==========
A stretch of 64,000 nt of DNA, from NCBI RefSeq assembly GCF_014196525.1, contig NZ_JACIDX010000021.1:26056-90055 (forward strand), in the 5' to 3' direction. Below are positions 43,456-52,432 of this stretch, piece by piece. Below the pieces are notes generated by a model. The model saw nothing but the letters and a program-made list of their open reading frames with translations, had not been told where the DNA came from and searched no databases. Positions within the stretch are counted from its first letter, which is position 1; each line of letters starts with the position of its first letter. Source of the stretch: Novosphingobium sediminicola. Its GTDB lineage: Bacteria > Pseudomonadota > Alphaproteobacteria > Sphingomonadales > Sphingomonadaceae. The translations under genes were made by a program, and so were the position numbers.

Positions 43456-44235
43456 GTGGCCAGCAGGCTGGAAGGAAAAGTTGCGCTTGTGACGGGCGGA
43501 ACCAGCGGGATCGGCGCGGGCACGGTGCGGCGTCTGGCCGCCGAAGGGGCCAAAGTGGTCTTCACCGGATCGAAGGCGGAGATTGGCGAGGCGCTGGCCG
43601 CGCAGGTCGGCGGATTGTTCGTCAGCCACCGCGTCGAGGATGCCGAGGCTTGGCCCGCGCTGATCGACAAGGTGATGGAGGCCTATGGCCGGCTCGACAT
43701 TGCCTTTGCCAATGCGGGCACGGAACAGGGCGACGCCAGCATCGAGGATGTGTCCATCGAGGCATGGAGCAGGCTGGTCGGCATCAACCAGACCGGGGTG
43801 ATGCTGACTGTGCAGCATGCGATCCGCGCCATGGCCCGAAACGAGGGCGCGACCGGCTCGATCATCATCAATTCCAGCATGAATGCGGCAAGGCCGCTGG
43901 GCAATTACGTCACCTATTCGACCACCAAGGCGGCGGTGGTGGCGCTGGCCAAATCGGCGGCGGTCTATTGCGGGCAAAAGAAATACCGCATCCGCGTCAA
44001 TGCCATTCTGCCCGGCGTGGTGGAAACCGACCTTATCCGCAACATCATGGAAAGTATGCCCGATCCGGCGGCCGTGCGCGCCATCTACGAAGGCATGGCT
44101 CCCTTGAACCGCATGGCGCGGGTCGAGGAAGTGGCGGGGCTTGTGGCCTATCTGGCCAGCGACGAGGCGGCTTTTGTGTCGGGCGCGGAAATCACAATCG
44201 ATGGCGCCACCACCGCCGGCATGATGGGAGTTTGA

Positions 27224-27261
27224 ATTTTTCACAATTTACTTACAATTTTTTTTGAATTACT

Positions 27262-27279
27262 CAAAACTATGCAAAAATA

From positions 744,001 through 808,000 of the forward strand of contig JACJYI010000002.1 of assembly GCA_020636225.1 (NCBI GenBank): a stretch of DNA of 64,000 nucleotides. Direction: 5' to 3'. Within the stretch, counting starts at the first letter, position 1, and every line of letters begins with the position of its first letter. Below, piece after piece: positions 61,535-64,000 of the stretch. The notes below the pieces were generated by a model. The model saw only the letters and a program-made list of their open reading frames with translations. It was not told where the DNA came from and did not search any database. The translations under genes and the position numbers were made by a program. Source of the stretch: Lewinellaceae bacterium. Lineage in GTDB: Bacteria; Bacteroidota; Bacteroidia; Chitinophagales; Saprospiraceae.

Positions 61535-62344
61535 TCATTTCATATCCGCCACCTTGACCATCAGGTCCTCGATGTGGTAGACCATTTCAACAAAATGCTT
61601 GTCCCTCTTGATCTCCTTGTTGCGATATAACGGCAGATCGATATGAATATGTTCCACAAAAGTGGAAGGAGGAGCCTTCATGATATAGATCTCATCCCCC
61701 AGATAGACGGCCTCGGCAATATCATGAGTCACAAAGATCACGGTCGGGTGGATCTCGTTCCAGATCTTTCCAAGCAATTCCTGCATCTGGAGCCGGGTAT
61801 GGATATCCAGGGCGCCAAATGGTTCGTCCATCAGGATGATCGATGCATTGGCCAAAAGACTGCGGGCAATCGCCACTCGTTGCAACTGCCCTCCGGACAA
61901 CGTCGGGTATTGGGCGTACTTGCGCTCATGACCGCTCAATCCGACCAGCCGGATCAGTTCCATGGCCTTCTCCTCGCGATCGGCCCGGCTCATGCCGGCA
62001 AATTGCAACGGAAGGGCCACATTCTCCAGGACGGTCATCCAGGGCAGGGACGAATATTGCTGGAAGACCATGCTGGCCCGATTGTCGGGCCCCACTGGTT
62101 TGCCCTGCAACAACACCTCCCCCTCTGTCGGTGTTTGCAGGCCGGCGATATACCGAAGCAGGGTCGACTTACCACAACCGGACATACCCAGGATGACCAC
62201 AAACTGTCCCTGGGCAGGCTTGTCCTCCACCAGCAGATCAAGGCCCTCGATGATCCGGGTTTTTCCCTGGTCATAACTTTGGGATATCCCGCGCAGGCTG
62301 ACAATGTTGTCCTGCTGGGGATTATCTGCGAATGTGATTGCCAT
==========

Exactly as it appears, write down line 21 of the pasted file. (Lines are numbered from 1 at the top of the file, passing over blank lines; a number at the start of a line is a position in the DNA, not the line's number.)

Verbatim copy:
61801 GGATATCCAGGGCGCCAAATGGTTCGTCCATCAGGATGATCGATGCATTGGCCAAAAGACTGCGGGCAATCGCCACTCGTTGCAACTGCCCTCCGGACAA